I visited when some school students were there, and a high percentage of them were photographing and videoing the art works.  Gallery staff were watching - so it was not some secret thing people should not be doing. These were amazing current art works, many of which should be around for decades, while some were temporary.  I thought this open approach to photography was impressive.

It is important that photography in public spaces does not interfere with other people's use of the space, for example, use of tripods, or people being really slow, but it can be less intrusive that people looking at the exhibition (sometimes).

With photography becoming easier, and less obvious (particularly with smartphones) we need to educate people about photography in exhibitions, and if they really should not be taking photographs, give a clear and easy to understand reason why (and not treat them like criminals).

It was also impressive because some of the art works were around the 20 year archive of the exhibition.

It was a lovely way to profile archives, but also to show a different way they can be viewed - as art works themselves.

I also thought it was a great way to encourage people thinking about the importance of archives, and in making archives literally more visible.

The library was also featured in the exhibition with this dramatic entrance way.

This was a great way to profile the library, but the connection to the exhibition worked really well - as well as looking impressive.  It was great to walk through the ripped wall into the red space, and then into the library.  You could also see the library through a glass wall into the gallery - so even when this exhibition is not on, it is not hidden away, but is an obvious part of the gallery space.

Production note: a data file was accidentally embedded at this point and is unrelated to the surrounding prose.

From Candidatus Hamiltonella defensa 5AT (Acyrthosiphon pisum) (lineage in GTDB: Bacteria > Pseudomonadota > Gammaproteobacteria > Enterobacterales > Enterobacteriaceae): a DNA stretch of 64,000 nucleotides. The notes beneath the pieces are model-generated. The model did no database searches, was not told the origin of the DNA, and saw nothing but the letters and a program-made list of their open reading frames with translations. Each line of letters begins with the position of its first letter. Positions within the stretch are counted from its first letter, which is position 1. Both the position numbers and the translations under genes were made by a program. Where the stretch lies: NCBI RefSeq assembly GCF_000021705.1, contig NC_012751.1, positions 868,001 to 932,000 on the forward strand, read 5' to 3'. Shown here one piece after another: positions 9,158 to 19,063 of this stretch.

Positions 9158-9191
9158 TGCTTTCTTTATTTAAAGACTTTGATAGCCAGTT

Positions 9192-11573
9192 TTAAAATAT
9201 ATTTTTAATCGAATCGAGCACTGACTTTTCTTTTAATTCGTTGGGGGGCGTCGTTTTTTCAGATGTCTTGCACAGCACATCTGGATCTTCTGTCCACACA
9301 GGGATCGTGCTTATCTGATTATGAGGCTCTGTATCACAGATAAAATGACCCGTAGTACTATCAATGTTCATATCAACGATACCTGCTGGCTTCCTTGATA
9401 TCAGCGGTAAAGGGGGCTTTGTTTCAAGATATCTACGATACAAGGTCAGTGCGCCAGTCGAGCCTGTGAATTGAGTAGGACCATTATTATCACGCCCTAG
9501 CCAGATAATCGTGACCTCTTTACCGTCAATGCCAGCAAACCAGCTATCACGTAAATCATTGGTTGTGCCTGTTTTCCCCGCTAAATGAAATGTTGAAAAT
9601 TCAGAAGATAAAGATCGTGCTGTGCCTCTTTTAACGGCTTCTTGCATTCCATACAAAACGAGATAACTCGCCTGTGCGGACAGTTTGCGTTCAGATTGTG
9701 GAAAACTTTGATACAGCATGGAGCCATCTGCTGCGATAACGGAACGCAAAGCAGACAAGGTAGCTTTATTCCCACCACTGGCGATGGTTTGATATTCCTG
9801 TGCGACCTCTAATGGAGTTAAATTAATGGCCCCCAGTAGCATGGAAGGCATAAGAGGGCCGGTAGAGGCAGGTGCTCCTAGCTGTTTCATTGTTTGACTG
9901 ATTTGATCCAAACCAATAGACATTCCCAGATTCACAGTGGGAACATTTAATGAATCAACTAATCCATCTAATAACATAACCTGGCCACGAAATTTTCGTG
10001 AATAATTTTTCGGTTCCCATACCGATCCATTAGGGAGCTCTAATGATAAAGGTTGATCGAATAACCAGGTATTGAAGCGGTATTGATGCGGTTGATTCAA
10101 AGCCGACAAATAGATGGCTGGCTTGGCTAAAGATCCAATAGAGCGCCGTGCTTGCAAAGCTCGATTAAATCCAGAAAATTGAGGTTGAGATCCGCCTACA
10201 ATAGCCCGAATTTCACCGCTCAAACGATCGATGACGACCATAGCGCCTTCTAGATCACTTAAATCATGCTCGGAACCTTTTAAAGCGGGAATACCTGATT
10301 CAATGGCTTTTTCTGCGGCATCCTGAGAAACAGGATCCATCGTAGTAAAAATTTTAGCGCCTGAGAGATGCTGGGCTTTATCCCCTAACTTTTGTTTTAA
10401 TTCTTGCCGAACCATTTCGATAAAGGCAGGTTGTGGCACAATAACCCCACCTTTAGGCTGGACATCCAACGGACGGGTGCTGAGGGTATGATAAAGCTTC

You can see some of my photographs of the spaces below.

Thursday, April 18, 2013

How is your organisation asking the community to join the conversation?

I was recently looking at the Shakespeare's Globe website.  On the page announcing their 2013 season they asked their readers to:

"Join the conversation
Tell us what you think about the 2013 season. Tweet us your thoughts to @The_Globe and include the hashtag #Globe2013. Or add your comments on our Facebook page."

I liked this because they were asking for feedback, and making it really easy to provide (as they gave the hashtag, twitter handle and link to Facebook page).

I also liked that they were ready for people to comment publicly both good and bad (although I have to admit the 2013 program sounds amazing).

Does your organisation seek feedback this publicly?  And is it this easy?

Wednesday, April 17, 2013

think, make, move on

think, make, move on by ellen forsyth
think, make, move on, a photo by ellen forsyth on Flickr.

This was also advertising for an art school, but it seemed relevant to work places. We need to think, make and then move to a new idea (while also often providing continuity for what was made).

I really liked the action focus.

Defy more

Defy more by ellen forsyth
Defy more, a photo by ellen forsyth on Flickr.

This was subway advertising for an art school in Singapore, but it seemed good advice.

Sunday, April 7, 2013

Twitter at dinner

Twitter at dinner by ellen forsyth
Twitter at dinner, a photo by ellen forsyth on Flickr.

This is another way to make social media accessible. In a cafe, people will be looking at them menu, so putting the links to social media accounts seems to make sense.

Do you include information about the social media for your library in printed publications?

Social media at haircutters

I saw this at a local haircutters, they were making it really easy to connect with them on social media, and even to find out their email address.

Does your library have signs about its social media within the library?